But you are also privileged because of your gender. There are certain things that I have had to experience as a woman that you won’t. One example is mansplaining. Mansplaining is a portmanteau of the words “man” and “explaining”, and refers to situations where a person (typically a man) explains something to someone else (typically a woman), often in a condescending way, without consideration for or regard to the explainee being more experienced with the subject in the first place. As an example, a man who explains to a mother what childbirth is like would be mansplaining. Understand this terminology. Remember it so that you can actively avoid doing it.

And, while we are on this topic, it is worth me telling you about mansplaining’s cousin – the talk over: the tendency for men to speak over a woman or cut her off before she can make her point. Research shows that women only speak for 25 percent of the time in meetings, while men speak for the remaining 75 percent. Men not only share ideas more, they interrupt women more often than they do other men. Again, it’s important that you know these statistics so that you can make sure you don’t promulgate them. Indeed, you can actively ensure these habits are stopped. If you’re in a conversation, make sure everyone is heard. If you see a woman have her platform taken off her prematurely, interject and call out the behaviour. Perhaps you can make other men see their wrongs and support those trying to have their say.

This leads me to my second ask. If you have acknowledged your privilege, then I ask you to make sure you use your standing for good.

In the Western world, many men are taught from birth that they have an inherent right to power – that boys are tough and strong and aggressive and have a right to anger. In our house, violence in simply not tolerated. In order to change the prevalence of domestic violence in Australia we need for you, my sons, and all men in our country, to understand that white male privilege does not equal inherent power. Rather, it is my aim that you will appreciate the importance of respect. Respect for all women and respect for yourselves. Prime Minister Scott Morrison yesterday linked violence to disrespect.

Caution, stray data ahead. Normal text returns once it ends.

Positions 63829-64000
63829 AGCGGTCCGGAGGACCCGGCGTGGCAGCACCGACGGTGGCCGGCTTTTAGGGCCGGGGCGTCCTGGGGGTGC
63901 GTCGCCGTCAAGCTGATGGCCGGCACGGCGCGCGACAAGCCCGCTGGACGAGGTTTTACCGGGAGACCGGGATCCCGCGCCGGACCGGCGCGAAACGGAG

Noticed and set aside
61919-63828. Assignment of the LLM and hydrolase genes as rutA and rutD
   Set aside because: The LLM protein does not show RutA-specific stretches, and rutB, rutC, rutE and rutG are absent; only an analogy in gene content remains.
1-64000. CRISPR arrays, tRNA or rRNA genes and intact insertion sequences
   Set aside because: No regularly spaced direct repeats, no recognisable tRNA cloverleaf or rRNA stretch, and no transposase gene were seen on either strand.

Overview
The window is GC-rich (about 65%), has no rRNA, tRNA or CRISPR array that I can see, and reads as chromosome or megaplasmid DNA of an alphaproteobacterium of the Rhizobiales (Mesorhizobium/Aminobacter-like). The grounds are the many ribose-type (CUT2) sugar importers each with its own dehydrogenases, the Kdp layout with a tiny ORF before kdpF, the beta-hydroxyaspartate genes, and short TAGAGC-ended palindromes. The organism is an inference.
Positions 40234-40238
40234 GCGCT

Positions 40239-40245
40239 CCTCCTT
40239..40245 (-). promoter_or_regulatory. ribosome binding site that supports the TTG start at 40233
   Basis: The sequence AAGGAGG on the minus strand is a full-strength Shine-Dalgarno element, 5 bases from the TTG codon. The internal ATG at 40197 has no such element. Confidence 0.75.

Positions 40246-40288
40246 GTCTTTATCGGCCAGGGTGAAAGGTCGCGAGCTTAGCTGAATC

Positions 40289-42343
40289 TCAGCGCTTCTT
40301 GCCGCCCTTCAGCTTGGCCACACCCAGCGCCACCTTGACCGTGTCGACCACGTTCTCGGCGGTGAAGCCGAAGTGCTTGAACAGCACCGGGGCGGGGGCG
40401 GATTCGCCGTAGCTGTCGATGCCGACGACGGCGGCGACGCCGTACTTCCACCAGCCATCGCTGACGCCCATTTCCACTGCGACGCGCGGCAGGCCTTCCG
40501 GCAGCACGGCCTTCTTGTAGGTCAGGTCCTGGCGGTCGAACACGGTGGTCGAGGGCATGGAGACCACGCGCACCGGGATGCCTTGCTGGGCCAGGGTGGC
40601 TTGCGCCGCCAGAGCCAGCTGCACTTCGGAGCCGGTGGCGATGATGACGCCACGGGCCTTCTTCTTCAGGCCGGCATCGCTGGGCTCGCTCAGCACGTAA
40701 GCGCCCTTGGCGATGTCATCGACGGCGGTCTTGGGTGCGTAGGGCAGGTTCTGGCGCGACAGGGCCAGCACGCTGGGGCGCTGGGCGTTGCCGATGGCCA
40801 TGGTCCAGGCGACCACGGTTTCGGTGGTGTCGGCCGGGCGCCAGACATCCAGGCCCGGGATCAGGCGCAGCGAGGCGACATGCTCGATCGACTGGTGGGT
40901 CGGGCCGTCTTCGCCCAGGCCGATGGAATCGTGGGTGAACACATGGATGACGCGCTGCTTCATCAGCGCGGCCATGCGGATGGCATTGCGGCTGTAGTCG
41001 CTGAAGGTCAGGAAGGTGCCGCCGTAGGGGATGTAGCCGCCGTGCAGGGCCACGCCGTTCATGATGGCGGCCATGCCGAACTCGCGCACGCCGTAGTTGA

“Because disrespect of women and children, while it won’t always end necessarily in violence towards women and children, that’s certainly where it starts,” he said.

“I look forward to the day when a Prime Minister can stand … and say that a young girl being born today won’t experience this over the course of the first 20 years of their life.” But Jenna Price, founder of Counting Dead Women Australia said, “we need to examine the level of gender inequality here ... around job opportunities, around pay gaps, how women in power are treated, everyday sexism and casual misogyny.”

Do you see my sons? You have an opportunity. You can use your white male privilege to give others a voice. You can ensure that you don’t seek out power for powers sake. You can help us women stamp out everyday sexism and casual misogyny.